Easy Odyssey Sailing the Aegean, Living like a God and Loving It

Daily Herald (Arlington Heights, IL), May 16, 1999 | Go to article overview

Easy Odyssey Sailing the Aegean, Living like a God and Loving It


Byline: Klinglesmith Daily Herald Correspondent

Furtive murmurs of mutiny washed across the teak deck. "Monemvasia? Just where the heck is Monemvasia?" questioned passengers aboard the Wind Star as it elegantly raised its cotton-white sails and glided gracefully out of Athens' Piraeus harbor into the cobalt-blue Aegean.

Ahead of us awaited a treasure trove of ancient anchorages: Mykonos, Santorini, Rhodes, stops along the Turkish Riviera, and lastly, exotic Istanbul. Only moments before Capt. Martin Scott announced a change of chart. Our first port of call, Mykonos, had summarily been nixed from the itinerary. That old cantankerous sea god Poseidon churned up the waters, and like a latter-day Odysseus who finally learned not to squabble with the boss of the briny, our prudent captain altered course rather than risk a sloppy passage to Mykonos. Instead, our compass pointed toward tiny seaside Monemvasia hugging the Peloponnesian Coast.

As it turned out, well-preserved and thus incredibly quaint 15th-century Monemvasia proved worth the detour. Passengers who knew Mykonos gushed that compared to that overly visited Aegean icon, Monemvasia was a blessing. Still, it wasn't an auspicious beginning to what I hoped would be a trip of a lifetime, my own personal odyssey sans unexpected stops.

I long dreamed of sailing the Greek Isles, to finally put a place to all those tales of goddesses and gods that populated my youthful afternoon homework assignments. In my day teachers required us to read "The Iliad" and "The Odyssey." At last, in the land of noble heroes I'd contemplate the navel of western civilization, and perhaps unravel that Gorgon's knot of tangled musings - Socrates, Plato, Aristotle - unsuccessfully imparted to me by hopeful, though sadly disappointed, teachers. I envisioned spending my days scouring old ruins while immersing myself in the classics. This time I'd understand them, becoming one with the wisdom of the ancient world. I'd get an A+ for sure.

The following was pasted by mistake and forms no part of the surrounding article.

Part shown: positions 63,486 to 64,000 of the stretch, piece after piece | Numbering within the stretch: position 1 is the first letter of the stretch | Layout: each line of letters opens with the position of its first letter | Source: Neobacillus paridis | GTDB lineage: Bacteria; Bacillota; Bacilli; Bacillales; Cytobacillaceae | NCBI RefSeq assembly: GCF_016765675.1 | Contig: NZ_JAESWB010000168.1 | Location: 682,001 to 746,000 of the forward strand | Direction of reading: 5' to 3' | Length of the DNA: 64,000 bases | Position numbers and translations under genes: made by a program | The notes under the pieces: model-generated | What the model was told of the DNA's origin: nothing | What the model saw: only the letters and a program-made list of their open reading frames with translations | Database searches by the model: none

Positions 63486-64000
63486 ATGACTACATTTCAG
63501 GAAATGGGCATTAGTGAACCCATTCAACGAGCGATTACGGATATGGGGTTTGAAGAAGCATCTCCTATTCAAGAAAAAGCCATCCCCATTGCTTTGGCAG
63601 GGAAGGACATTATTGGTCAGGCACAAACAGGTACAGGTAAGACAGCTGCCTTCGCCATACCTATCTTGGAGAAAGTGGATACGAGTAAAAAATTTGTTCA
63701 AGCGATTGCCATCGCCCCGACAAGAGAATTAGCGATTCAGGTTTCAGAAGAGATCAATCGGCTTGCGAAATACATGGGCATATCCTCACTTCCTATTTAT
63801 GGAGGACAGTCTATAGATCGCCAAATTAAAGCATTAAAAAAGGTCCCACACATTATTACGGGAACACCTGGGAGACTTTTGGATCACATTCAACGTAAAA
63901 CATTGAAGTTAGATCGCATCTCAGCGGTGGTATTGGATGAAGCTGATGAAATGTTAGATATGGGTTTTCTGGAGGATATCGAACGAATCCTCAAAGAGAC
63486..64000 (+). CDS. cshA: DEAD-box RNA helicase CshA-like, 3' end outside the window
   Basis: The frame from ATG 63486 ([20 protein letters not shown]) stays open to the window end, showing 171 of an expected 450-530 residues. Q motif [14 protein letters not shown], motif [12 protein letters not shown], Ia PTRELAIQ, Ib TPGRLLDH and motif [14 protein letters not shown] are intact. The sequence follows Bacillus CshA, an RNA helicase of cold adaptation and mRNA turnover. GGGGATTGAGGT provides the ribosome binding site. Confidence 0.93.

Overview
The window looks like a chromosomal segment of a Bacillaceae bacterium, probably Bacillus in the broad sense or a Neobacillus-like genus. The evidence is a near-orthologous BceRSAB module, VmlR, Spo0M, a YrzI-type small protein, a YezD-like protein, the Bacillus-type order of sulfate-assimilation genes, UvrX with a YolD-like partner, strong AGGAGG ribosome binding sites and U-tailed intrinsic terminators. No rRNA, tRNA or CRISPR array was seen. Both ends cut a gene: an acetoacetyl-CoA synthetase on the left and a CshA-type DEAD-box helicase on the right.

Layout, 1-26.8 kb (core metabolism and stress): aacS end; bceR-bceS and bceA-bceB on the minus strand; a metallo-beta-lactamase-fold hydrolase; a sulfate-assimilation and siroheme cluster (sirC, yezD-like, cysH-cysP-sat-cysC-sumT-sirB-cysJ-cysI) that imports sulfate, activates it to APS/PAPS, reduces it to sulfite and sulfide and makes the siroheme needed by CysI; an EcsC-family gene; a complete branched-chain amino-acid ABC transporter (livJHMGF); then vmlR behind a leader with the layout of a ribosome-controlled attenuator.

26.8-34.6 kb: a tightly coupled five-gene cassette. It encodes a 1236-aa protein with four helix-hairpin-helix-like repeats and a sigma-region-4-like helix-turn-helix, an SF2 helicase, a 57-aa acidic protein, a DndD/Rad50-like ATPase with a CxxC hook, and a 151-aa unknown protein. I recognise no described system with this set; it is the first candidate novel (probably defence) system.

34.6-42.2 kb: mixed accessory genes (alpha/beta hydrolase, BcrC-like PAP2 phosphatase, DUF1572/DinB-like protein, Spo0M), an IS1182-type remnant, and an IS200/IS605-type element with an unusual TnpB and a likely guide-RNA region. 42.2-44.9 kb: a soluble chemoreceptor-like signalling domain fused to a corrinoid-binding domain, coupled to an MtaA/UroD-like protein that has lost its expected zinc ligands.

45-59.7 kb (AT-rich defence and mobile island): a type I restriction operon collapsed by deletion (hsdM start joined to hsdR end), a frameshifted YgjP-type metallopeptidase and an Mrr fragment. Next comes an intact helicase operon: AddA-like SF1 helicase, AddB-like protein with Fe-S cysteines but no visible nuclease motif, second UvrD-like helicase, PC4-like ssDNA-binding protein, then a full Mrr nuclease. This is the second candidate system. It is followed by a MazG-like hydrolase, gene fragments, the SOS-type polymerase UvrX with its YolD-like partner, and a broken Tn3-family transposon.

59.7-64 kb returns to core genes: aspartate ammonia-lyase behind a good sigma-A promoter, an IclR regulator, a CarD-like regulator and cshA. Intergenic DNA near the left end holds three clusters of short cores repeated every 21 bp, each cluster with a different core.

Originally, I pictured doing an Aegean excursion on a Spartan student's budget, using the Greek ferry system, staying in charming, inexpensive hostelries, and dining in tiny tavernas. That never happened. So now, coddling myself into the billowing-canvas luxury of the world of Wind Star, I feared submission to an irresistible Siren's call, beckoning to forsake all intellectual pursuits and succumb to an Epicurean life of eat, drink, and be merry.

What can I say? I'm weak-willed.

Yes, it took about two minutes on board the Wind Star for me to run (not tiptoe) onto that slippery slope of total self-indulgence. I settled in my comfy cabin unpacking and checking things out when I came across the room-service menu. "Imagine," I said to myself while looking at the 24-hour selections, "I can order chocolate cake any time I want and it's all included." I picked up the phone.

"Life is short, eat dessert first" never occurred to any of those philosophy-minded Greek scholars, yet I quickly adopted it as my credo as I picked at the last crumbs of my 5 p.m. sugar fix. Windstar Cruises' motto is, after all, "180 From Ordinary," so I yielded to my bad-boy alter-ego. On this vacation I'd have my cake and eat it, too.

Big time.

For main meals I treated myself to anything and everything: champagne, wine, appetizers by the armload, crisp salads, artful entrees and sweets straight from Mount Olympus. Ditto for breakfasts (buttery omelets and croissants - chocolate, of course), and lunches (bouillabaisse and tiramisu ice cream). Although the ship features a tempting health menu, calorie counting, cholesterol watching, sodium scanning and whatever else I'm supposed to monitor were blissfully banished from my daily routine. Thank the gods.

Don't think I was a total Dionysian slug chained to the buffet table. I exercised, though I'll admit to never venturing a sneaker into the ship's gym, or for that matter, joining in on the daily power-walk circuit. …

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